Did Nicaragua’s Sandinista government really kill 300+ peaceful protesters? A forensic analysis of the death toll exposes the claim as a dangerous lie.
By Max Blumenthal
A detailed study of the death toll that has been recorded in Nicaragua since a violent campaign to remove President Daniel Ortega and his Sandinista government shows that at least as many Sandinista supporters were killed as opposition members. The study, “Monopolizing Death,” demonstrates how partisan local NGOs conflated all deaths that occurred since April, including accidents and the murders of Sandinistas, with killings by government forces. Washington has seized on the bogus death count to drive the case for sanctions and intensify pressure for regime change.
The manipulated death toll was the centerpiece of a July 25 harangue by Republican Rep. Ileana Ros-Lehtinen on the House floor. While drumming up support for a bipartisan resolution condemning Nicaraguan President Daniel Ortega for supposedly ordering the massacre of demonstrators, Ros-Lehtinen declared, “Mr. Speaker, four hundred and fifty! That is how many Nicaraguans have been killed by the Ortega regime and its thugs since April of this year.”
The congresswoman’s portrayal of a dictatorial regime gunning down peaceful protesters like helpless quails in a canned hunt was designed to generate pressure for an attack on the Nicaraguan economy in the form of sanctions packages like the Nica Act. Her narrative was reinforced by Vice President Mike Pence, who condemned Nicaragua’s government for “350+ dead at the hands of the regime,” and by Ken Roth, the long-serving executive director of Human Rights Watch, who also suggested that Ortega had personally ordered the killing of “300 demonstrators against his corrupt and repressive rule.”
Throughout the past two weeks, I have been in Nicaragua interviewing scores of victims of the US-backed Nicaraguan opposition. I have met police officials who saw their colleagues gunned down by well armed elements while being ordered to stay in their stations, Sandinista union leaders whose homes were burned down, and average citizens who were kidnapped at tranque roadblocks and pulled out of their homes to be beaten and tortured, sometimes with the assent of Catholic priests. It was clear to me that the Nicaraguan opposition was anything peaceful in its bid for regime change.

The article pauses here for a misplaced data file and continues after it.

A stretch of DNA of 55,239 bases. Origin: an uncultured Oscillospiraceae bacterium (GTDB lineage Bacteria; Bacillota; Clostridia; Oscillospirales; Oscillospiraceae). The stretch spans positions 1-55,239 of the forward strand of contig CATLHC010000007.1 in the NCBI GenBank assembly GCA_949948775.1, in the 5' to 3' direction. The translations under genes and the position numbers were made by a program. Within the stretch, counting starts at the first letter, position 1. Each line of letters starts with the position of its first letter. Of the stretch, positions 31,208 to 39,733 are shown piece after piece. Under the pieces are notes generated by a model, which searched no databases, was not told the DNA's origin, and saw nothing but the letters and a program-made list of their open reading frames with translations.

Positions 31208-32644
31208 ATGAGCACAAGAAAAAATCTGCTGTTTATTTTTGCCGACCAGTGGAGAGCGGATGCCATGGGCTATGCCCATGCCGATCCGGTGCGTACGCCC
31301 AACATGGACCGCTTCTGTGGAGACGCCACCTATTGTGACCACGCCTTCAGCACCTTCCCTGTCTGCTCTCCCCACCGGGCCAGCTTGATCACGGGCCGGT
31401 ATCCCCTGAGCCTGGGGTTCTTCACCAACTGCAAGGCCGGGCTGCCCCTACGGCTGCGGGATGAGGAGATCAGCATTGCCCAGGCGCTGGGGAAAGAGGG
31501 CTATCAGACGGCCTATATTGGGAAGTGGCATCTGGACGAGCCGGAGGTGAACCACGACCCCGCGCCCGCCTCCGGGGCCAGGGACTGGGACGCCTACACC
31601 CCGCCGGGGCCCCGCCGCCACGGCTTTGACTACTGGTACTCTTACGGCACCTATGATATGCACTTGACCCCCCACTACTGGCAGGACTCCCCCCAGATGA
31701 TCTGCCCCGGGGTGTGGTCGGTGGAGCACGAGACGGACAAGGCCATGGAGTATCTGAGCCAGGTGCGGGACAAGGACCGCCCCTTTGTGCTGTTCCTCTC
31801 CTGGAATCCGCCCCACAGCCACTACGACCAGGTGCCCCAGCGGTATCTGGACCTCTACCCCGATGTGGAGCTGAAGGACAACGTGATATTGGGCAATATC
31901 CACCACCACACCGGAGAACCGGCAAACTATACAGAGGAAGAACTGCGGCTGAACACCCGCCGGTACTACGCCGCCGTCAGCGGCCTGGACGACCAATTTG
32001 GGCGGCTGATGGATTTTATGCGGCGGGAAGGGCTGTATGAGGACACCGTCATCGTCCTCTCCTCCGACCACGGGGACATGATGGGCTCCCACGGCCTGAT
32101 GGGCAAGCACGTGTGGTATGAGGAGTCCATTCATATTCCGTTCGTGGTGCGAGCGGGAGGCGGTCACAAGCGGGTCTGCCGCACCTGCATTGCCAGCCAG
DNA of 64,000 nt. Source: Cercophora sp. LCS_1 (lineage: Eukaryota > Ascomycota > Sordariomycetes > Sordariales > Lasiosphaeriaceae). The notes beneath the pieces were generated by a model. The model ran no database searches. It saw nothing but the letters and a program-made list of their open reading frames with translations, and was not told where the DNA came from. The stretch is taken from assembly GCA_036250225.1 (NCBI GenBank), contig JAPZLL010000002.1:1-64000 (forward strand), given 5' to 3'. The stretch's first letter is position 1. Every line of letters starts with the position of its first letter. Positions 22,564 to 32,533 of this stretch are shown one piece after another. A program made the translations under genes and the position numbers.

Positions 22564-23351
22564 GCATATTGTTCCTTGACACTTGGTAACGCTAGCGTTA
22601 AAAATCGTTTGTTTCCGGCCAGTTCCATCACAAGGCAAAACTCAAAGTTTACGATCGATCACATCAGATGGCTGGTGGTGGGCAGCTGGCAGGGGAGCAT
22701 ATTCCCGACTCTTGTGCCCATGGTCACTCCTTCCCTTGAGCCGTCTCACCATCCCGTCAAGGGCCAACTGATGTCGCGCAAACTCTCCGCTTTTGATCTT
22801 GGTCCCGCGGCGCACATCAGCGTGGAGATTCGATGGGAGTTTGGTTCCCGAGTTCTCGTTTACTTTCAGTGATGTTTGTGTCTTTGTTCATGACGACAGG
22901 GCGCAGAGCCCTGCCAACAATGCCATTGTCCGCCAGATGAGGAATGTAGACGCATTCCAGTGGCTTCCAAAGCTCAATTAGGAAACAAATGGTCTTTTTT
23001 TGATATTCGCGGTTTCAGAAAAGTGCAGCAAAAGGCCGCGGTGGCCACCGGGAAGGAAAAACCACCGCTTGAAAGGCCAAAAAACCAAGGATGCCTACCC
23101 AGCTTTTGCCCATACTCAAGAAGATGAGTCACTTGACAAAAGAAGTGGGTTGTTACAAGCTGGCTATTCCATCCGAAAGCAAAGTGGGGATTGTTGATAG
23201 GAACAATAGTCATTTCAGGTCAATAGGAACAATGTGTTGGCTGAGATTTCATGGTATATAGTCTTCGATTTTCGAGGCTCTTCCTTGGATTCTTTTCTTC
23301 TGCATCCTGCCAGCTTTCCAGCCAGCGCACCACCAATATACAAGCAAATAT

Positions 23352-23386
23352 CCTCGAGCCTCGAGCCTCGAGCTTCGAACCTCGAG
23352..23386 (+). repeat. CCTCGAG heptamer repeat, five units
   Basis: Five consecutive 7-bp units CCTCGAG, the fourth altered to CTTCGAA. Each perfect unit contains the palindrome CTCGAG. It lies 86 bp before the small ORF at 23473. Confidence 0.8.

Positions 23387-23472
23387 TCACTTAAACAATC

And it was also clear that many Sandinistas had been killed since the chaos began in April. The opposition’s victims include Gabriel de Jesus Vado, a police officer from Jinotepe, who was kidnapped, dragged from a moving car, and burned alive on video at the tranque in Monimbo this month, a neighborhood in Masaya that the opposition had violently occupied for weeks.
Above: Opposition militants burn Jinotepe police officer Gabriel de Jesus Vado alive at a Masaya roadblock after brutally torturing him. A local Catholic priest, Harvin Padilla, was recorded offering his verbal consent for the heinous killing.
But according to the logic employed by Congress and the White House, which holds the government responsible for every single death that occurred between April and June in Nicaragua, the killing of Vado and as many as twenty other members of Nicaragua’s national police never took place — nor did the deaths of anyone killed by opposition paramilitaries. This is what you have to believe if you blame the Sandinista government for one hundred percent of the deaths.
The manipulation of the death toll by Congress and Western soft power NGOs is exposed in meticulous detail “Monopolizing Death.”
The author of this forensic study, independent Nicaraguan researcher Enrique Hendrix, describes his analysis as “evidence of a campaign that, in the absence of a just cause, uses the death of every citizen as a motive to manipulate the emotions of the population in order to counterpose ‘the government’ against ‘the people.'”
Hendrix told me that he initiated his study, “Monopolizing Death,” two weeks after the anti-Sandinista protests began. “All the opposition media channels started claiming all these deaths were taking place [at the hands of government forces], and I was having a lot of uncertainties,” he said. “So I started researching the lists of the human rights organizations and really trying to figure out if these death counts consisted only of students, as opposition media was reporting.”
The complete text of Hendrix’s study, translated into English by the Tortilla con Sal journalism collective, is embedded at the end of this article, along with a spreadsheet analyzing (in Spanish) each death in detail.
Partisan human rights NGOs as a regime change weapon
Hendrix’s study surveys the deaths recorded by the three main Nicaraguan human rights organizations. They are the Nicaraguan Center for Human Rights (CENIDH), the Inter-American Commission on Human Rights (CIDH), whose involvement was requested by the government of Nicaragua on May 13th; and the Nicaraguan Association for Human Rights (ANPDH).
These are the organizations that Congress, the Inter-American Commission on Human Rights, and international soft power organizations like Human Rights Watch have relied on for their understanding of the violence that has gripped Nicaragua.
While in Nicaragua, I learned how members of CENIDH and ANPDH actively participated in the campaign to remove the Sandinista government. For instance, I was told by three separate students of the public university UNAN that CENIDH legal advisor Gonzalo Carrion was present with opposition students and militants when they took over the campus and that Carrion was even a bystander to their violence.